CURRENT levels of wildlife protection in Scotland's seas are too weak, with two in five Scots perceiving that the state of the nation's coastal waters have worsened in the past ten years, a new survey has found.

The analysis found Scots believe that litter pollution, chemical or sewage pollution, the impacts of climate change and industrial fishing are the greatest threats to the health of then nation's coastal waters.

The opinion poll gauging the views of Scots on the health of the marine environment found three in four think that marine industries should be obliged to contribute financially to marine conservation efforts.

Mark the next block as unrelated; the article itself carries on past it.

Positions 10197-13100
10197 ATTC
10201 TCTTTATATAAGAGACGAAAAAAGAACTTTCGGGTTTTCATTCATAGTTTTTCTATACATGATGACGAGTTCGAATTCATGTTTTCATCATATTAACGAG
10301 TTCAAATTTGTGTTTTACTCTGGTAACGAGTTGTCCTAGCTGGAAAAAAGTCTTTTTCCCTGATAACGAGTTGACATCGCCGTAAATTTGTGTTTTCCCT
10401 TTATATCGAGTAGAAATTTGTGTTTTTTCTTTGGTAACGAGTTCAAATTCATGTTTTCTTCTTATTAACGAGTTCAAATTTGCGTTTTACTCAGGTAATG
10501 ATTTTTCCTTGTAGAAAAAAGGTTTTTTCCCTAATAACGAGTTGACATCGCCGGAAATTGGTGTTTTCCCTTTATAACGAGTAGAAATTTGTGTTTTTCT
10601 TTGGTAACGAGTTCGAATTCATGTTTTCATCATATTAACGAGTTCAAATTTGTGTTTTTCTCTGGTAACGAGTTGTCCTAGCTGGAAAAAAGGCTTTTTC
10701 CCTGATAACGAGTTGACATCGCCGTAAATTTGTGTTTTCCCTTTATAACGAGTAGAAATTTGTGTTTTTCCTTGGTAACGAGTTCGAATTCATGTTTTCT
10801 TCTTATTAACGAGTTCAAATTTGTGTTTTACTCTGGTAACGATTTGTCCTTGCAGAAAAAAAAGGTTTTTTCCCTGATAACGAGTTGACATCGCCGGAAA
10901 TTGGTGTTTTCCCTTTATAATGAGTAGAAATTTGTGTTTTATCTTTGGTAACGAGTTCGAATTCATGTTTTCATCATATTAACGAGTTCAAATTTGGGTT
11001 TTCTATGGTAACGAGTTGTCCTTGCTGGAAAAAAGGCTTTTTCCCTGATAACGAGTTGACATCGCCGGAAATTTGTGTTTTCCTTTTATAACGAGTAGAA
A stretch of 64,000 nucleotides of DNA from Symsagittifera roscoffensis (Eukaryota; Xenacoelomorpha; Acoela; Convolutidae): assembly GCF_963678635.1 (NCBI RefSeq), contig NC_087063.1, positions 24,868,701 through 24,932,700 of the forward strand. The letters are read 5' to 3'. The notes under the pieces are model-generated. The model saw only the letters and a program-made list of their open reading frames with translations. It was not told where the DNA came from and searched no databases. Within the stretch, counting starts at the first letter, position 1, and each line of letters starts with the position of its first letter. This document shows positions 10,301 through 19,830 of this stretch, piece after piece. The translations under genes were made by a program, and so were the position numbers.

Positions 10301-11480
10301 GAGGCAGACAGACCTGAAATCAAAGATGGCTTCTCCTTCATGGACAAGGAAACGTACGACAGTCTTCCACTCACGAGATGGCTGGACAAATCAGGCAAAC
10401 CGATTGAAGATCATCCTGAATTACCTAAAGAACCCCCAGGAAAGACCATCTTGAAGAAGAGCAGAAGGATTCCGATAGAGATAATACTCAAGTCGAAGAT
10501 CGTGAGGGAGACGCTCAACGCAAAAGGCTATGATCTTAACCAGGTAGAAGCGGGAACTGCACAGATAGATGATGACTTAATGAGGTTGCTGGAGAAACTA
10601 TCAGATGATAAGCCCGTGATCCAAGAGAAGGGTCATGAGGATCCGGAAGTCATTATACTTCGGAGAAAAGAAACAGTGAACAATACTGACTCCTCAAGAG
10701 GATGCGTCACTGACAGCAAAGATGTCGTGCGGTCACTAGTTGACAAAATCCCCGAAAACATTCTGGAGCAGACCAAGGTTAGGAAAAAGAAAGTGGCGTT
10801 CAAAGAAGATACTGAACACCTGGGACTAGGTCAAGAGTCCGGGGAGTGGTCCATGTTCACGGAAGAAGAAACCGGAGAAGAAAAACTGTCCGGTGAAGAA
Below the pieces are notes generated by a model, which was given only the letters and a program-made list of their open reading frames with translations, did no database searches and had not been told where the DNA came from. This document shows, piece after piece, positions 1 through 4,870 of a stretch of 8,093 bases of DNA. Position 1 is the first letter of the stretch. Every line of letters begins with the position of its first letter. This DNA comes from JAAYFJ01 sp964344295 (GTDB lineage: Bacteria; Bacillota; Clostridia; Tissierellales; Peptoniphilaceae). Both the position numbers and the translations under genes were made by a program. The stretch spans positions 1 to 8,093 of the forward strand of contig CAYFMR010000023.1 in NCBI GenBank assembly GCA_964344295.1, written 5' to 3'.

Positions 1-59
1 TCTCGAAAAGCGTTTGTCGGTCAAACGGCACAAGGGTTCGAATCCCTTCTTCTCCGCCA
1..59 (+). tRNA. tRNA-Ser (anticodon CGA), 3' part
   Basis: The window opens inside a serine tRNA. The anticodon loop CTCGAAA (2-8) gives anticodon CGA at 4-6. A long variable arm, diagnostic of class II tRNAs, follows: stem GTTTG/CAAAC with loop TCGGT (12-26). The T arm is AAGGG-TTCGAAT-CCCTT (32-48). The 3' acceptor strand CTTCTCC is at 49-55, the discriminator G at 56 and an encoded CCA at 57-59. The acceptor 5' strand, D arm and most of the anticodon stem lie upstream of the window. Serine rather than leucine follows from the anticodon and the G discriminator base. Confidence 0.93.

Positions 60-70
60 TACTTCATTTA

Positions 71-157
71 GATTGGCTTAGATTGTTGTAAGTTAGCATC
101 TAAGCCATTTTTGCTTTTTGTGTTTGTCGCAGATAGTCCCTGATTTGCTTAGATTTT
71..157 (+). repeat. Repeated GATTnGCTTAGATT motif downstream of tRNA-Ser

The survey has been carried out by Scottish Environment LINK (SEL), a coalition of more than 30 Scots environmental and conservation charities and groups which has been calling for more action to protect the nation’s natural environment, wildlife and air and water quality.

The survey of over 1000 people carried out by pollsters Survation being published exactly eight years on from the designation of the first suite of nature conservation marine protected areas (MPAs) in Scotland, areas designed to restrict activities that damage species and habitats, thereby enhancing ocean health.

SEL say many of these MPAs still remain open to industrial activities, which pose a risk to the species and habitats they were set up to protect.